Nate Monroe: Enough already! Rename Jacksonville's Confederate schools
COMMENTARY | Jacksonville, aided by civic institutions like this very newspaper, has historically done a pretty good job simultaneously suppressing its rich Civil Rights history and glossing over its racist track record with a friendly chamber-of-commerce shine, and thus some people in town are under the mistaken impression a handful of Duval County's public schools were named after a rogues' gallery of Confederate leaders for reasons other than contempt for the city's Black residents.
Jacksonville was neither a consequential theater in the Civil War nor a particularly valued place in the minds of Confederates. In the years prior, this port city attracted merchants from the North who imported their pro-Union sentiments in large enough numbers they were on the verge of attaining local political power. During the war, the Union occupied the city four times. Confederates had their share of looting and burning the town as they scurried away. The closest semblance to an event of actual significance took place an hour west in Baker County.
There is no particular historical reason, in other words, to have a school named after Robert E. Lee in Jacksonville. And, it turns out, history — or, rather, the sober recognition of it — is not why these schools possess such names.
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Jacksonville public schools, an editorial in The Jaxson astutely noted, acquired their Confederate names during two separate waves, decades apart, of racism and revisionism in the 20th Century. Two local schools, including Lee, were named in the 1920s, the Lost Cause era during which Confederate sympathizers were remarkably successful in romanticizing the incompetence, fecklessness and brutality of the old South's leaders into something akin to Arthurian legend. The second and even more obviously insidious series of Confederate school names proliferated from 1959 through 1968, when white politicians were openly rebelling against desegregation and the Civil Rights movement.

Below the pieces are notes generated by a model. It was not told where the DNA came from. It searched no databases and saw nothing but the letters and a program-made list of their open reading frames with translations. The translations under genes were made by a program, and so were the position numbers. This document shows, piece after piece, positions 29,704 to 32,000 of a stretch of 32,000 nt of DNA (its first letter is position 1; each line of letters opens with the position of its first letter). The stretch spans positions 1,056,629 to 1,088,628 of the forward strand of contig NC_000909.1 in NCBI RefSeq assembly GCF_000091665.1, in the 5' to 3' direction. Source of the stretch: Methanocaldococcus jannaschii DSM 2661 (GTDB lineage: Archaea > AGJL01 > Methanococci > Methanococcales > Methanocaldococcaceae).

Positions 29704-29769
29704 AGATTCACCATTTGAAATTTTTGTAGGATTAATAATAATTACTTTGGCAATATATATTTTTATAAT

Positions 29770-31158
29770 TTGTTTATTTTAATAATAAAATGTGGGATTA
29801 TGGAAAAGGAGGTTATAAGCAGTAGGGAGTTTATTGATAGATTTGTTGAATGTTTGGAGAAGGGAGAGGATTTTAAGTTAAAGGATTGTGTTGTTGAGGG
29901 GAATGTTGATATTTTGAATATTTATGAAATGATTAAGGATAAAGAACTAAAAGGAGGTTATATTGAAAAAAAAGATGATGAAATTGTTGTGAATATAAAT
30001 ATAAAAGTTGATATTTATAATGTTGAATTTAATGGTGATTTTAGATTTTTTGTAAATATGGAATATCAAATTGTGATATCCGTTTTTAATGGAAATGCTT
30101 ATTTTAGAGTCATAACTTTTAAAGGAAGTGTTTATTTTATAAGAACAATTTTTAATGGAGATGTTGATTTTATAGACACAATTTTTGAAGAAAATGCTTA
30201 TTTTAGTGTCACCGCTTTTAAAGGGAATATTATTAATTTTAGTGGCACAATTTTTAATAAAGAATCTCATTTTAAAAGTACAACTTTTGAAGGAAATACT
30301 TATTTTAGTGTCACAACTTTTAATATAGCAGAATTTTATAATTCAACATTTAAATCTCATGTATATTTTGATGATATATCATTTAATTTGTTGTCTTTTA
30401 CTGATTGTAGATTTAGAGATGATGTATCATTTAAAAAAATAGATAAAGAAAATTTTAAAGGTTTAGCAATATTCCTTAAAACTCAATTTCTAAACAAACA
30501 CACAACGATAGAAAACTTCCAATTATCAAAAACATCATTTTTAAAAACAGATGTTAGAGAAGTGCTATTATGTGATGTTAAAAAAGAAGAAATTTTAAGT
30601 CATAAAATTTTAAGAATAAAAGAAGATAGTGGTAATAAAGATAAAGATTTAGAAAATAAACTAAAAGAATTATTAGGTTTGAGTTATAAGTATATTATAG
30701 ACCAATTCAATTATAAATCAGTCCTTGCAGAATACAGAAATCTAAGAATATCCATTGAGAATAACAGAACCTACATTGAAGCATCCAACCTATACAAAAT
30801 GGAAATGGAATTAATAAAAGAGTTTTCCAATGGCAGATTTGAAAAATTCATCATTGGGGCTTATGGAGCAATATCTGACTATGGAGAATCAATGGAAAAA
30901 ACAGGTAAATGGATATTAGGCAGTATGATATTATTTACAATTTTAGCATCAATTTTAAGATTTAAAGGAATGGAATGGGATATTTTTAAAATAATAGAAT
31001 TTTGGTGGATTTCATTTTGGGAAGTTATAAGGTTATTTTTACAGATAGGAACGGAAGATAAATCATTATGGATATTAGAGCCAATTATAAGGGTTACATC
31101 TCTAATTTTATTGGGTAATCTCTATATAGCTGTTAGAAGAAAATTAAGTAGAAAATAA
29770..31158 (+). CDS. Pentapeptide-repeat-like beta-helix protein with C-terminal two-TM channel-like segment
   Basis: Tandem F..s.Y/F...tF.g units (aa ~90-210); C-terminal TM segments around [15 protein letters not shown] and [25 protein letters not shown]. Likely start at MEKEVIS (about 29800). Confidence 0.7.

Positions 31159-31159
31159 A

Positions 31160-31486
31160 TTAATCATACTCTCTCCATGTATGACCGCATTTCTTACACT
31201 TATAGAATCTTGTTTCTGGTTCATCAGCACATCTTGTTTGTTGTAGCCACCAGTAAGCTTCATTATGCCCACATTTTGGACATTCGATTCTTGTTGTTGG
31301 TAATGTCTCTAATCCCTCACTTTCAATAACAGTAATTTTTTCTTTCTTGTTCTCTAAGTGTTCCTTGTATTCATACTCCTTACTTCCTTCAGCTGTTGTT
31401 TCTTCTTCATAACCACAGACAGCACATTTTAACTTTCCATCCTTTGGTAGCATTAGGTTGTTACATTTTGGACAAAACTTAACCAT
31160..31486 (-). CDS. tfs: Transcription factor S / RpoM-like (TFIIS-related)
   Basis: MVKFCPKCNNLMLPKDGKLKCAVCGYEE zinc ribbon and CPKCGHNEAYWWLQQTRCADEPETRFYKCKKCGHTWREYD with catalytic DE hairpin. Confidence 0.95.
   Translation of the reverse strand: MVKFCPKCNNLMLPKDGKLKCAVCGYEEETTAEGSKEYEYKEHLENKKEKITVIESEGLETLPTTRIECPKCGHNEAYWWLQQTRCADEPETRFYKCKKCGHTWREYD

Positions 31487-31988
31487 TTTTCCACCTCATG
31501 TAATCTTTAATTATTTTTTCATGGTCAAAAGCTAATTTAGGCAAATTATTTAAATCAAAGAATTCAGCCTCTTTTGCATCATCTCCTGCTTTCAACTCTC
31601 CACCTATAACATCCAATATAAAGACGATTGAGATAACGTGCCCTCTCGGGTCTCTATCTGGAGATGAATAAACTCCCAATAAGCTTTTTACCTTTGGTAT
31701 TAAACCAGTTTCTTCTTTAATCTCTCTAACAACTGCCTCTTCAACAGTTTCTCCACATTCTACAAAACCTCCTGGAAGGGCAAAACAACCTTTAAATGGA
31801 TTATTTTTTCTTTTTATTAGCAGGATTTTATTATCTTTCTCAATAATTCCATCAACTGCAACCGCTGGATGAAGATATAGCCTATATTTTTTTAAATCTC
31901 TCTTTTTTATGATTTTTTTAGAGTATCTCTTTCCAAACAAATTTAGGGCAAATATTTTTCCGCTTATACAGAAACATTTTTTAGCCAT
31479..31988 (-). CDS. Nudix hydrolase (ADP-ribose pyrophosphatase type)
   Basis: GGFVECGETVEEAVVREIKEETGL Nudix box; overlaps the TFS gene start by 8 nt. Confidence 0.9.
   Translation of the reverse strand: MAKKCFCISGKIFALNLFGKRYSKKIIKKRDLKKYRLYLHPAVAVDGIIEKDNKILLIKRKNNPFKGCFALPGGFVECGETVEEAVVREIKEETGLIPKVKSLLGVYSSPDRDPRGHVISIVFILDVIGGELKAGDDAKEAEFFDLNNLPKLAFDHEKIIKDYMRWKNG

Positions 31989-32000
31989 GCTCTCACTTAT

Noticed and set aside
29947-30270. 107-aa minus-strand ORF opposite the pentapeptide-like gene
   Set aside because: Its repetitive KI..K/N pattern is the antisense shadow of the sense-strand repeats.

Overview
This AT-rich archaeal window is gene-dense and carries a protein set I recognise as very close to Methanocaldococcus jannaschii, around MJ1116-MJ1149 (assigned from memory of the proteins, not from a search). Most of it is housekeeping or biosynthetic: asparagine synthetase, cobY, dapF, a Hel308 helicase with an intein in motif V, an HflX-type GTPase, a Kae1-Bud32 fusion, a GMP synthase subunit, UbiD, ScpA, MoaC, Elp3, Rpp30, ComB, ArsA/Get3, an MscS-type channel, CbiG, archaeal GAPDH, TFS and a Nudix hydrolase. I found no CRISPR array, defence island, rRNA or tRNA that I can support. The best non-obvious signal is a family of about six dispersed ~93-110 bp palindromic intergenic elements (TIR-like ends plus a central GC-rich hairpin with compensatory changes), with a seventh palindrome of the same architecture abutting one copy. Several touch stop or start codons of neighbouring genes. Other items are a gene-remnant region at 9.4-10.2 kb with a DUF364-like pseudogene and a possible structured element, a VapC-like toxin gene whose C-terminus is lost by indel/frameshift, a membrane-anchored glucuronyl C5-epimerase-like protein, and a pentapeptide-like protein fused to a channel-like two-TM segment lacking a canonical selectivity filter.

There is no ambiguity here: Jacksonville has public schools named after Confederate leaders because past generations of city leaders were at war against the modernizing world. They remain in place today because some people here are still fighting that war.
The Duval County School Board is mired in the torturous, months-long process of re-naming these schools, which includes a board vote to start it all, an election at each of the schools, a staff recommendation, another board vote.
It's understandable schools officials desire a formalized process for school renamings, but in hindsight it's clear this fight over Confederate names has gone on too long. This isn't a matter of semantics or aesthetic taste. These aren't complicated historical figures with a rich tapestry of contributions to the nation's history. There are no mysteries. The arguments against are bad-faith, poorly informed or simply hogwash.
This is about simple decency. Most of these schools have majority-Black student bodies. Jacksonville is growing up. The world is moving on. So too will the aging and upset alumni once these schools are renamed.
Anyone truly hung up on the need to honor this random smattering of Confederate generals with few local connections is free to find a more private way to exercise their gratitude. Just keep that demented hagiography out of Jacksonville's public schools.
It is, yes, a symbolic thing and perhaps not the most substantive thing, but it's still a necessary thing. There are other priorities the school board must tend to, of course. That argues all the more for its urgency.
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For a town in possession of so much ambition to join the ranks of America's great cities, Jacksonville has displayed a stunning capacity to hem and haw on easily fixable but significant issues like this. An earlier school board managed, in 2014, to finally strip Nathan Bedford Forrest — a Confederate general and KKK grand wizard — off what is today Westside High School. The name change didn't erase the pages out of prior yearbooks or cause alumni to pop out of existence: It happened and it was fine and the city is a better place for it. Can we finish the job already?
It might help if the city's civic and political leaders offered more public support for the school board's efforts. The boosters who get so upset when "naysayers" criticize their pet projects often have so little to say about the issues that actually harm economic development. Here's a newsflash: Racism isn't a good look.
This isn't complicated. In fact, it's one of the easiest wins out there for a city with ambition to be something more. Just get it done.
Nate Monroe's City column appears every Thursday and Sunday.